6 Ways To Study Smarter, Not Longer
Do you ever feel like no matter how much you study, your habits are just not cutting it? University is a tough place for everyone and the pandemic just piled more pressure on the top. Anyone can be the perfect student with the right habits – it all comes down to mentality and traits.
Below we have listed our 6 ways to study smarter without spending hours and affecting your mental health. Before we list our smarter study methods, we first have to kick this popular yet ineffective habit out of the window:
1- Reading is not studying
Simply re-reading the exact same passage repeatedly is not actively engaging in the material. Instead, you are simply rereading blank words or notes – it’s a great way to forget something quickly. This happens to most people and the reason behind it is either 1- you don’t understand it or 2- you don’t have an effective method of study. You begin to not trust your brain, so you go back and double-check the material you just read, for most people, this will start to become a habit. This leads to infuriation, the more you read it, the more you hate it.
This leads to the following…
2- Combine reading with practicality
The act of reading is an important part of pre-studying but learning information requires active engagement. Think of this using the example of driving a car – no matter how much knowledge you have read from textbooks or virtual learning – it’s not the same as physically driving one.
So what should you do? Do self-crunch tests. Find questions on a certain subject and answer them to the best of your ability. If you fail to answer the question correctly, you’ll know to revert and repeat the steps. Everyone studies differently. Some create a mini song, some attach a key phrase while others create different methods suited to them. It’s best to find one which works for you and stick with it.
3- Don’t cram – spread it out
Have you ever been in an under-pressure situation where you feel nothing is going your way? Or how boring do you feel by repeatedly engaging in the same activity or task to the point of procrastination?
It’s a similar feeling to constant studying. Longing out your studies can create more harm than good where a mental blockade prevents you from inhaling any new information. Instead, consider spreading out your study material in smaller chunks throughout the day, whether this is travelling to work or from your classes. This method can feel more productive and keeps you mentally fresh – you won’t feel exhausted and burnt out.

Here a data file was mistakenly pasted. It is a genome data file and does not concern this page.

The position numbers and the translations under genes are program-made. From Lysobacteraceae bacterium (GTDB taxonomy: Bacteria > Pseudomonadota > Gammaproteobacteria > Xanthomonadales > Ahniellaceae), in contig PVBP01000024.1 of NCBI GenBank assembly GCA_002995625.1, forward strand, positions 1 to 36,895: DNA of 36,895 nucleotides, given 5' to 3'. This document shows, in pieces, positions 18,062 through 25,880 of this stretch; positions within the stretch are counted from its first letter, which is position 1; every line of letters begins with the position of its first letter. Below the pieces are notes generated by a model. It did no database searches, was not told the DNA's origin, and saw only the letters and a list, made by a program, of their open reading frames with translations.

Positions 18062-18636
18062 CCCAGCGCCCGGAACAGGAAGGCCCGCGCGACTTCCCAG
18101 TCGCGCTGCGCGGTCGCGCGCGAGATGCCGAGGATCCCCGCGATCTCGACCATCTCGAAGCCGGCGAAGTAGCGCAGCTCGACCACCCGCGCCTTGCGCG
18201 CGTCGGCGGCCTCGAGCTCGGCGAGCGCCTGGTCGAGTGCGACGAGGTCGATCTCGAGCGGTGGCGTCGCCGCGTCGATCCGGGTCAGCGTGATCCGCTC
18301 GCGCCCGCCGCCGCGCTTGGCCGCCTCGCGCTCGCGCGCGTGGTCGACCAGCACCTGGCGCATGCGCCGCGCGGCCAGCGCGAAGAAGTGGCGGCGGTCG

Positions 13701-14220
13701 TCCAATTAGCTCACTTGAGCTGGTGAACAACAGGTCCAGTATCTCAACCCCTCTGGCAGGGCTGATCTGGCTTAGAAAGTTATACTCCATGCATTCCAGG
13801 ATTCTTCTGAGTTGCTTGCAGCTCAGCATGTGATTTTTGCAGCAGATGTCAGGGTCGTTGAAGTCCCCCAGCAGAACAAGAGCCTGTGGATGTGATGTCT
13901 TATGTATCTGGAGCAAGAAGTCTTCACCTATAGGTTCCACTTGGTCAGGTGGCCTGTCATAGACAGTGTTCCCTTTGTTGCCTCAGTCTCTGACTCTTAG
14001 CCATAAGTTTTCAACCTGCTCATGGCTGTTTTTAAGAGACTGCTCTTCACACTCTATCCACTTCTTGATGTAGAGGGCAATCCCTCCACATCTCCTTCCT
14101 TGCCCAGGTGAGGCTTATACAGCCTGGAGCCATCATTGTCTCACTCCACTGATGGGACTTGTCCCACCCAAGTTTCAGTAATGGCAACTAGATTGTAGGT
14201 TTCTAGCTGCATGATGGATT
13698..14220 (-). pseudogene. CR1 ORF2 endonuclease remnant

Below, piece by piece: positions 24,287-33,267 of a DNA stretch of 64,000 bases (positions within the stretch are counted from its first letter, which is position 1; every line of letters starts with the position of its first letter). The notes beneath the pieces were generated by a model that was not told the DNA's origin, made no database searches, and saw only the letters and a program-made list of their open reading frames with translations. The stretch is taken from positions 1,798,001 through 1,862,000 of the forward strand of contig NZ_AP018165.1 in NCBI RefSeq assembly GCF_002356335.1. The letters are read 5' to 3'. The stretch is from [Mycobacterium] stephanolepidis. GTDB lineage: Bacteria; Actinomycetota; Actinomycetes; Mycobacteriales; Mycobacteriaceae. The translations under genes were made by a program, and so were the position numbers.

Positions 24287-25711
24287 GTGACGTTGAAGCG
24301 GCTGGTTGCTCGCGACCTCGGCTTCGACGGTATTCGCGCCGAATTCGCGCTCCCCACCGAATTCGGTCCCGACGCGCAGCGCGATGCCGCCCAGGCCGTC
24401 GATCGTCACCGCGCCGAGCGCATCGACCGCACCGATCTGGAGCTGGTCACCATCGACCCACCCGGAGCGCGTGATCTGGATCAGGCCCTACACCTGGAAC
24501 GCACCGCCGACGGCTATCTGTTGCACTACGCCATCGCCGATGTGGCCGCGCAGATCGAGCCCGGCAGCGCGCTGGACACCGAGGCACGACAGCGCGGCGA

4- Study in different rooms/people
Studying in the same room can be tiresome as you’ll most likely be repeatedly gazing at the same object. Did you know memory is aided by environmental context? This means studying in different rooms can not only reduce potential confusion but also create newer ideas!
Study shows one should not study in their bedroom if possible – this is because you don’t want to associate your sleeping room with your study room. This can inadvertently loop you into a loop which can seriously disrupt your sleep, mental health, and studies. Instead, opt to study in the living room or kitchen area, or visit your local or university library or a nearby cafe.
If you study as a group with other postgrads, consider rotating between studying solo, with friends and with a different group. This can lead to studying as a fun activity but also distracting – during exam periods, you cannot afford to be distracted.
5- Talk out loud and draw diagrams
This is something most of us don’t do but research has shown you are 50% more likely to remember things you said out loud. This is due to paying more attention to what you’ve said – you don’t want to look silly to others, do you? By writing your notes down and talking out loud, you can pretend to play a fun game of family feud.
Similarly, some people are visual learners. These students tend to remember what they read rather than what they hear. It’s generally a good idea to draw diagrams, graphs or other designs to help study. In addition, you can also create flashcard notes or a study partner to help out.
Last but not least…
6- Get moving and reward yourself
Research has shown regular exercise boosts the hippocampus (the verbal memory and learning aspect of the brain) which improves performance and productivity. A 20-minute exercise can be the difference between passing and failing, so make sure you participate in an engaging task or activity in between studies.
Studying can be a boring task to engage in. But you can make it more exciting by actioning incentives. To make studying and the incentives effective, consider creating rewards equally proportionate to the study. For example, exchange two hours of studying for two hours of socialising.
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If you are struggling with your studies, do not let yourself stumble into an inescapable hole. Consider speaking to your classmates for tips or speak to your tutor and university help department to find suitable methods for assistance.
If you feel your mental health is affected by your studies, speak to a university counsellor or to your GP to find ways to turn the tables early on. You can read our blog on Mental Health from the link above.
You may speak to a multitude of charities for help who specialise in mental health or financial struggles. You can also speak to your university departments for additional help.
The sooner you find help, the sooner you can get on the right track.